Wednesday, August 10, 2022

Knights vs Snails

 From Ancient Origins:

Illuminated manuscripts are handwritten books, decorated with stunning painted illustrations and often embellished with gold and silver. While the text is emblazoned with ornate painted initials, the borders are regularly festooned with marginalia, be it scribbles, doodles or decorative drolleries, images which became popular additions to illuminated manuscripts between the 13th and 15th century. The margins were the spaces where artists could have a little fun, providing comic relief and artistic critique of everyday life. Like a modern-day meme however, the artists didn’t leave behind any kind of explanation for their doodles and so historians are unsure as to what exactly these farcical illustrations actually mean. While animals in general were often seen as synonymous for certain morals or characteristics, the scene of a diminutive snail battling it out with a medieval knight, and often having the upper hand to boot, remains a mystery. (Read more.)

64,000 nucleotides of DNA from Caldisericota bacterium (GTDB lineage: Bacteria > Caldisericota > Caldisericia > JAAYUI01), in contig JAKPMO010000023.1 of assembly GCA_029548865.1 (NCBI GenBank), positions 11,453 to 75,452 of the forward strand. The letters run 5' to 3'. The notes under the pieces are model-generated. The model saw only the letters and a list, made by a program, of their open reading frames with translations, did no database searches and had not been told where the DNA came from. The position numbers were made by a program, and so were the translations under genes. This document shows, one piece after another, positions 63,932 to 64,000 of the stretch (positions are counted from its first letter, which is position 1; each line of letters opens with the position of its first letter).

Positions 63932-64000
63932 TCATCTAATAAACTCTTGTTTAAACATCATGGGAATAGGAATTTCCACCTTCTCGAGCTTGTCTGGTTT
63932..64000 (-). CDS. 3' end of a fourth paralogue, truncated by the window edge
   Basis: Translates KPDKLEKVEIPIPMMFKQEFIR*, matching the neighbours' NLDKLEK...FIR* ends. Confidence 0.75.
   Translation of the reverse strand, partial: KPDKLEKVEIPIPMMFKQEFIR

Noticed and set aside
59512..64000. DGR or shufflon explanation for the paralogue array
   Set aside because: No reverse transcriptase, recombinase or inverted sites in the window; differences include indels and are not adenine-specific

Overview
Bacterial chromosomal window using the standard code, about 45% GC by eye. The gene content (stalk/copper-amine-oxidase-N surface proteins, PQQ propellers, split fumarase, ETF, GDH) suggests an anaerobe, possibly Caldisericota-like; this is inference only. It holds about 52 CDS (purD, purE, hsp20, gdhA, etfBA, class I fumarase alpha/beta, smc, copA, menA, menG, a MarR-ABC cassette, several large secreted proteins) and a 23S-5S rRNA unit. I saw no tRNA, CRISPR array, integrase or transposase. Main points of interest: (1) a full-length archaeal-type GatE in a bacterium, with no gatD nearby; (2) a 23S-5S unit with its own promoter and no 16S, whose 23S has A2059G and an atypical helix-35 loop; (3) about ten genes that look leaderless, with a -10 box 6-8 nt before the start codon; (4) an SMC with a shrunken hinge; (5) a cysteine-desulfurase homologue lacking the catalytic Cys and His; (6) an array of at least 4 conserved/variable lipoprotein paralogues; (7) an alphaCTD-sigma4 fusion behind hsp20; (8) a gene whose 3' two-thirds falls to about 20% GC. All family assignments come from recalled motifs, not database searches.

UPDATE: Thanks to a reader who sent me a link to Catholic Tradition, which says: "The snail was believed to be born from the mud, and to feed upon it. It was, therefore, interpreted as the symbol of the sinner, and of laziness, because it made no effort to seek food, but ate what it found at hand." So we can see that knight battling the snail as symbolic of the spiritual struggle against the vice of sloth.


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